Göran R. Buckhorn
Mystic Seaport Museum, Mystic CT
In September, the International Rowing Federation, FISA (Fédération Internationale des Sociétés), which is the governing body for international rowing, announced to the world rowing community that nominations for the organisation’s ‘Best Awards’ were open for 2018: Women’s Crew of the Year, Men’s Crew of the Year, Para Crew/Rower of the Year, etc. FISA also welcomed nominations for the 2019 Thomas Keller Medal, which is the highest distinction in the sport of rowing. This medal is awarded to recognise an exceptional international rowing career as well as exemplary sportsmanship and legendary aspect. To read the list of recipients throughout the years, from the first awardee, the Norwegian oarsman Alf Hansen in 1990, to the most recent ones, the Kiwi pair Eric Murray and Hamish Bond in 2018, is to see a catalogue of the very best of the best of female and male rowers during the last 30 years.
But who, then, was Thomas Keller, who has given name to the highest excellence award in the sport of rowing? Nowadays, many rowers, over a certain age at least, would know the name Keller from being the president of FISA from 1958 to his early death in 1989, at the age of 66. The Keller era can be said to have been glory days for this small sport on the big arena of world sports, but in many aspects its leader was larger that the sport he was the head of and his legacy persists to this day.
The latter is brought up in a biography that was published earlier this year about Thomas Keller, Thomi Keller: A Life in Sport by former sports editor of the Financial Times, David Owen. The author, a leading authority on the Olympic Movement, contributes on a regular basis to the insidethegames.biz website. Owen, a non-rower, confesses in the foreword that he had never heard of Keller when his name came up in a discussion Owen had with two veterans of the international sports conference circuit. Later, however, Keller’s son, Dominik, commissioned Owen to pen a biography on his father. One could, of course, argue that it might be better to choose a rowing journalist or writer, but these days they are few and far between. (I know personally that some of them are busy working on other rowing books.) Nonetheless, looking at the result, Dominik Keller made a good choice. Despite rowing being a small sport, there are quite a few rowing books published every year, biographies and autobiographies on and by successful rowers and coaches (and “how to row” books). Owen’s book – though more on Keller, the sport administrator, than Keller, the rower – will have its natural place among the literature about rowing.
Thomi Keller has 26 fairly short chapters with end notes. Owen’s background as a journalist makes the text clear, fluent and easy to read, also when the author presents facts he has dug out from dull-written minutes from FISA, IOC and other sport organisations’ meetings. Owen has also interviewed several persons who worked and/or were close to Keller. Written so the events in Thomi Keller’s life are in a chronological order makes it easy to follow him from his days as an athlete to the dynamic sport leader he became. The book has interesting pictures, showing everything from the young Thomi to photographs from the height of his career, to the older, ill-stricken Keller at his last world championships in 1989 at one of his favourite rowing venues, Bled in Yugoslavia.In the Philippines, he trained hard, but he missed the opportunity to represent his country at the 1952 Olympic Games in Helsinki.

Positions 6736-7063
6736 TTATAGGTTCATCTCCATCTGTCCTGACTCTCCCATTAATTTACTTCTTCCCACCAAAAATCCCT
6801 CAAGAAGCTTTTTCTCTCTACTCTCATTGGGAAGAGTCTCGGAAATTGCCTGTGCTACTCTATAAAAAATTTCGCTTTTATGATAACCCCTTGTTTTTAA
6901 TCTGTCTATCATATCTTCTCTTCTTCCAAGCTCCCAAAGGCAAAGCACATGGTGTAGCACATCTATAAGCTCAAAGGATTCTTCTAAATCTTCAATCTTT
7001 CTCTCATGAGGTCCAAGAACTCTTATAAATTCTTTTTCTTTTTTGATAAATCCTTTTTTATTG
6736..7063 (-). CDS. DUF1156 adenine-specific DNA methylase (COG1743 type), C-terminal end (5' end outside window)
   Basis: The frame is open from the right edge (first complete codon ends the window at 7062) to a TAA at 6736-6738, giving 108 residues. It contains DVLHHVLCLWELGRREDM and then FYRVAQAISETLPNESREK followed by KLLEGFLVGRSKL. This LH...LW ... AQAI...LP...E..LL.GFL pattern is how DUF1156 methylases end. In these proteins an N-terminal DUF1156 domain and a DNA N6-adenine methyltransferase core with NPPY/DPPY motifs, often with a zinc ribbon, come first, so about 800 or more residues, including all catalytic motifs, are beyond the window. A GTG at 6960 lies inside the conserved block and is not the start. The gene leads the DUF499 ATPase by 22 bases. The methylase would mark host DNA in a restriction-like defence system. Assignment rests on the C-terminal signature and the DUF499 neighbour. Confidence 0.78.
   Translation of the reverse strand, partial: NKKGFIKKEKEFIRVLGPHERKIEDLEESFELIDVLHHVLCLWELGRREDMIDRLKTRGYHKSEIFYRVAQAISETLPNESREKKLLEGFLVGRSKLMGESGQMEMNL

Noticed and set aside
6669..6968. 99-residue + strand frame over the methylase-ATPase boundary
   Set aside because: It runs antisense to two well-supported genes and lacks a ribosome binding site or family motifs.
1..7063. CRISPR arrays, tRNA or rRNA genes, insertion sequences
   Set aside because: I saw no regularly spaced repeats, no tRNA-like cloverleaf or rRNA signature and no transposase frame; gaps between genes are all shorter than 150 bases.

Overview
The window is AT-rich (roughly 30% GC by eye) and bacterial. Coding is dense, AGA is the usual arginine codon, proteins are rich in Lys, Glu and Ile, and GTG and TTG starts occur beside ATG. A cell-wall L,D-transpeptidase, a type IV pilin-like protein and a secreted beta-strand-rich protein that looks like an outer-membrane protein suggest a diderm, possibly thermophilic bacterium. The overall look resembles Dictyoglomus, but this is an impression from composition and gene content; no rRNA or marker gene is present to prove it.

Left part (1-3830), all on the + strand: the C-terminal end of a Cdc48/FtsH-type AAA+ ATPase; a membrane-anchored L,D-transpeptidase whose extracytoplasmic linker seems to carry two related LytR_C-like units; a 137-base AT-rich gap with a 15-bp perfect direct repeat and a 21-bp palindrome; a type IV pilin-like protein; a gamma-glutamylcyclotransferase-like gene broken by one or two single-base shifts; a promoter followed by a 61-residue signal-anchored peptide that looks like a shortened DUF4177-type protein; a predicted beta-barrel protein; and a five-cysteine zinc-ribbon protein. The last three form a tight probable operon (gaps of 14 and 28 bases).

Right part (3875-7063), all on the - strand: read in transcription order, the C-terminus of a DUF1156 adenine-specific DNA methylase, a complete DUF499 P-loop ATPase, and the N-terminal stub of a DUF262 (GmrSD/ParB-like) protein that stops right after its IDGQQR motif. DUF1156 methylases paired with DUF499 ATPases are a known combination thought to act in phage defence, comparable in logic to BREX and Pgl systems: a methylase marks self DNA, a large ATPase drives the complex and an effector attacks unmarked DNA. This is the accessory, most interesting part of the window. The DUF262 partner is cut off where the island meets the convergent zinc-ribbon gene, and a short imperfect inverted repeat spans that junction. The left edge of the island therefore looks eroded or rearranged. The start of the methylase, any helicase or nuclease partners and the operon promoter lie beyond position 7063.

It is worth stressing that the sub-title of Owen’s book is not ‘a life in rowing’, but ‘a life in sport’. It will probably come as a surprise to many reading rowers, who knew Keller as a powerful, energetic and driving force within the tight-knit rowing community, that he also was deeply involved in the Olympic programme – after all, he was the head of FISA for eight Olympic Games – and could have risen within that movement had it not been that he cared more about the athletes then sports politics. More than once did his outspokenness put IOC delegates, including the person of the highest position of that organisation, to shame.
Thomas ‘Thomi’ Keller was born in Zurich in 1924. He lost his father at an early age, when he was attacked by a lion at a hunting expedition in what was then Tanganyika in 1931, a traumatic event for the 7-year-old Thomi. He was interested in sports, maybe because his mother took him to the Nazi Olympics in 1936; it is not known if they made it to the rowing regatta at Grünau, outside Berlin. Rowing was otherwise running in the family, as Thomi’s mother’s brother had competed for Switzerland at the 1920 Olympic rowing in Antwerp. After trying skiing, which he was good at, Thomi joined the famous rowing club Grasshopper Club in Zurich in 1940. He married Dorry Bodmer in 1947, and took a diploma in chemical engineering the year after, before doing his military service. In 1950, a married, working man with a year-old son, Thomi took up sculling. ‘I have the privilege to be a part-owner of a company which can afford that one of its owners works very little in the company and spends most of his time on rowing,’ Thomi said. But he was successful. Several times during the 1950s, he became national champion in the single sculls and the double sculls. He even took a bronze medal in the single at the European Championships in 1950. The company Thomi part-owned (it was founded by his grandfather) soon sent him and his family to the Far East, but a three-year stint there only meant that Thomi joined a rowing club in Hong Kong and later Manila Rowing Club. In the Philippines, he trained hard, but he missed the opportunity to represent his country at the 1952 Olympic Games in Helsinki. Nevertheless, he was still young enough to try for the next games on the other side of the world, in Melbourne.